Plaintiffs next argue that the arbitrator exceeded his powers within the meaning of 9 U.S.C. Section 10(d). Usually, the courts, in considering the applicability of this objection to an award, have examined the arbitration agreement or other documents through which the parties agreed to arbitrate and have compared such agreement with the decision rendered. Ordinarily the complaining party must show that the arbitrator's award is contrary to the express language of the collective bargaining agreement, Amanda Bent Bolt Co. v. International U., U.A., A., A.T.W., 451 F.2d 1277, (6th Cir. 1971); Riko Enterprises, Inc. v. Seattle Supersonics Corp., 357 F. Supp. 521 (S.D.N.Y. 1973); Timken Co. v. Local U. No. 1123, United Steelworkers of America, 482 F.2d 1012 (6th Cir. 1972); or that the arbitrator's award went beyond the issues submitted to him,
Orion Shipping and Trading Co. v. Eastern States Petroleum Corp., 312 F.2d 299 (2d Cir. 1963); Western Canada S.S. Co. v. Cia De Nav. San Leonardo, 105 F. Supp. 452 (S.D.N.Y. 1952); or that the arbitrator had no power to grant a particular remedy. See, Structural Steel & Ornamental Iron Assoc. v. Shopmen's Local Union etc., 478 F.2d 848 (3d Cir. 1973); Swift Industries, Inc. v. Botany Industries, Inc., 466 F.2d 1125 (3d Cir. 1972); South East Atlantic Shipping, Ltd. v. Garnac Grain Co., 356 F.2d 189 (2d Cir. 1966).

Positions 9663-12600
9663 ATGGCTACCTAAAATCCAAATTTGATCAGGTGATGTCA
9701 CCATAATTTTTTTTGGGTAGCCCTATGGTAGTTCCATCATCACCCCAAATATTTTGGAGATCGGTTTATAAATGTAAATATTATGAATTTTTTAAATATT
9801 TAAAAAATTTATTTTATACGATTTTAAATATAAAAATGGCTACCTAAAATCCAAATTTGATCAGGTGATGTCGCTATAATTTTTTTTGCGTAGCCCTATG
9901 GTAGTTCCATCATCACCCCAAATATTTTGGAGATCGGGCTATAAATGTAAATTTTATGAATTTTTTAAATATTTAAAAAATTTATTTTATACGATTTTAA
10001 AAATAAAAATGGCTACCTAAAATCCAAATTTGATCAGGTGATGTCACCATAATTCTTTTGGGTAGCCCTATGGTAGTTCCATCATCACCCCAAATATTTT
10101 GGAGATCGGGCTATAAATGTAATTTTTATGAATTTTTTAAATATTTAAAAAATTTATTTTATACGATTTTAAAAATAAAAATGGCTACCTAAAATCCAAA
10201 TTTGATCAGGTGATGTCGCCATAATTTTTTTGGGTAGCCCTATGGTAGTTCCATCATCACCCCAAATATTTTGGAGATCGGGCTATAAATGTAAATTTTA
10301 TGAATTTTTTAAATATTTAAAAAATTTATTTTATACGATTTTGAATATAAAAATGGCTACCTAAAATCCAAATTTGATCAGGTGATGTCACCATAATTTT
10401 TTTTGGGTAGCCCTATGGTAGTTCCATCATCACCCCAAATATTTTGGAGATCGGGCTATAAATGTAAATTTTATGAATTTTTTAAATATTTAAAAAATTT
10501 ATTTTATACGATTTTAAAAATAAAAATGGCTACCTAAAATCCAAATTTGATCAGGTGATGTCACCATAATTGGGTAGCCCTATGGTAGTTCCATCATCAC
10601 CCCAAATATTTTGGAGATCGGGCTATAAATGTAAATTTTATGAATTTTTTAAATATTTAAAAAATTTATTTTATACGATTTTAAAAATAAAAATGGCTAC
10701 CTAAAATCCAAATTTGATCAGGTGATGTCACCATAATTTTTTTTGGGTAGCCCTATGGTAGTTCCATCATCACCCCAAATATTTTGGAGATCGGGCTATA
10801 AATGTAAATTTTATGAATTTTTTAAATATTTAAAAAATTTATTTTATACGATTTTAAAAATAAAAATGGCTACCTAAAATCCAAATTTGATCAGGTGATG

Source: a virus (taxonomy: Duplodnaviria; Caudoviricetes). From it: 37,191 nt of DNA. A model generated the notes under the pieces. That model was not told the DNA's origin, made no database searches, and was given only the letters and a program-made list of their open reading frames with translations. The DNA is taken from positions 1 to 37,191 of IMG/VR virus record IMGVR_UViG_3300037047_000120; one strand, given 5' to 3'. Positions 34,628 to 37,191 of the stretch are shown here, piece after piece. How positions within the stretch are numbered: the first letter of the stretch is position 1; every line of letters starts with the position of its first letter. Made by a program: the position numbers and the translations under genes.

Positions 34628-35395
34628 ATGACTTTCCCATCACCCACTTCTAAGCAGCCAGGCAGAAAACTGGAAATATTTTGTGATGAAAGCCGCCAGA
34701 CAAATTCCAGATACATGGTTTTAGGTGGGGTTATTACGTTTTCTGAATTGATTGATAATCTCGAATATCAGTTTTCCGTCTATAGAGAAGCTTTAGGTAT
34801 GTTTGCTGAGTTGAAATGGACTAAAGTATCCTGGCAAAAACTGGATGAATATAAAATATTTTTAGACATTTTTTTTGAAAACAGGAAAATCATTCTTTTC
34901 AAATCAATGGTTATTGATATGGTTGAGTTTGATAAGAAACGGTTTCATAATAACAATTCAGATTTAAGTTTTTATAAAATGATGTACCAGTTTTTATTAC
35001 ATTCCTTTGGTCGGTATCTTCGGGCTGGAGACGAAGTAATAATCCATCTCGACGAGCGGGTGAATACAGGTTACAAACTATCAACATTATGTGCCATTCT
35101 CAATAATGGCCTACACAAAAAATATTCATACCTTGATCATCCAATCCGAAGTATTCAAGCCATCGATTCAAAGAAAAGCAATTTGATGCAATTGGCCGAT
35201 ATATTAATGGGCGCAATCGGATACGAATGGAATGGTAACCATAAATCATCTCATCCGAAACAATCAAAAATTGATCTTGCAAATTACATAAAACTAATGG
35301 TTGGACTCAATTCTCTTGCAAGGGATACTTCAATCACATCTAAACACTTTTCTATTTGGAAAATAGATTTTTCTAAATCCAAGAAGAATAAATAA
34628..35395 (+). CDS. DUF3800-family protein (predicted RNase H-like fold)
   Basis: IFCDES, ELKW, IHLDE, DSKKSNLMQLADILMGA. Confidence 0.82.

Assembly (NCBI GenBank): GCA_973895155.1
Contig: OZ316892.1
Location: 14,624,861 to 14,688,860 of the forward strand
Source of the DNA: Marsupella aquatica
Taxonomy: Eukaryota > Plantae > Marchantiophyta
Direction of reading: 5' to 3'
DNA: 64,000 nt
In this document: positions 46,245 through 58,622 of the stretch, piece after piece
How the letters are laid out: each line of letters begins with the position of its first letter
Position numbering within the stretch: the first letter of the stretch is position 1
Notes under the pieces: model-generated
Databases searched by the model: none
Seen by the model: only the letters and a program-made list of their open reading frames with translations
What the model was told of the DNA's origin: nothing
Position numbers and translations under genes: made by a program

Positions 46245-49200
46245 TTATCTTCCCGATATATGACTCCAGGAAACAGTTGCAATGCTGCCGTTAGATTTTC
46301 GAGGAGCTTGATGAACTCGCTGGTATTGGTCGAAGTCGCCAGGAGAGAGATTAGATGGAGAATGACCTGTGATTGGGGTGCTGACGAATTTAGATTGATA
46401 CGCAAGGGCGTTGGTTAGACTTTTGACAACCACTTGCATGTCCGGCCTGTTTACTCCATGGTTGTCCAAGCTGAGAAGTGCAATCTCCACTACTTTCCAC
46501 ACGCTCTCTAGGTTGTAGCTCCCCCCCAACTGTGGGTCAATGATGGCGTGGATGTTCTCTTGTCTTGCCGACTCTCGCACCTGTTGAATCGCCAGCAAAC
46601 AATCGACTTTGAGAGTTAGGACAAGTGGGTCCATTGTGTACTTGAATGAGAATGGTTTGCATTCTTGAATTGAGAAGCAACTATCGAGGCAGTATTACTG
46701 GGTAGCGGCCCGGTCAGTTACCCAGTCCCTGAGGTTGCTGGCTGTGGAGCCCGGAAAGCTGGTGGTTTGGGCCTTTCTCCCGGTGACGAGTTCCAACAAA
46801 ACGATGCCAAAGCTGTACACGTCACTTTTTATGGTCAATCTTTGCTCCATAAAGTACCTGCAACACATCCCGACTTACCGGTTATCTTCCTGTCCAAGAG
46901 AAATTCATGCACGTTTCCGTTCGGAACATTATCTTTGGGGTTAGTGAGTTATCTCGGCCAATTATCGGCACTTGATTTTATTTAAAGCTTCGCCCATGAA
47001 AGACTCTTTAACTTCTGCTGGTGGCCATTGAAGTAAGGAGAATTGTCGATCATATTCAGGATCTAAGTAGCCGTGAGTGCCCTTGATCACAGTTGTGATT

An analysis of the stipulated issue submitted to the arbitrator,
and the arbitrator's opinion and award reveals that the arbitrator decided the precise issue presented to him
and mandated a remedy which not only was within his power, but, in fact, had been stipulated to by the parties. Therefore, if the plaintiffs are to prevail they must demonstrate that the arbitrator's award is contrary to the express language of the collective bargaining agreement or that the arbitrator, instead of merely interpreting the collective bargaining agreement, added terms to the agreement.
In this regard, plaintiffs contend that the arbitrator's award added to the agreement a "guaranteed overtime clause" and a "past practice clause" contrary to the manifest intention of the parties. Plaintiffs further contend that the arbitrator's award completely nullifies the express language of Article 21 -- Rights of Management
-- by limiting the company's right to run its business in the most efficient manner possible.
The approach courts are to follow in disputes arising under labor contracts containing arbitration clauses is outlined in the Steelworkers Triology: United Steelworkers v. American Mfg. Co., 363 U.S. 564, 4 L. Ed. 2d 1403, 80 S. Ct. 1343 (1960) (American); United Steelworkers v. Warrior and Gulf Co., 363 U.S. 574, 4 L. Ed. 2d 1409, 80 S. Ct. 1347 (1960) (Warrior and Gulf); and United Steelworkers v. Enterprise Wheel & Car Corp., 363 U.S. 593, 4 L. Ed. 2d 1424, 80 S. Ct. 1358 (1960) (Enterprise).
In the latter decision the Supreme Court commented on the scope and limits of judicial review of an arbitrator's award (at 596):
"The refusal of the courts to review the merits of an arbitration award is the proper approach to arbitration under collective bargaining agreements. The federal policy of settling labor disputes by arbitration would be undermined if courts had the final say on the merits of the awards."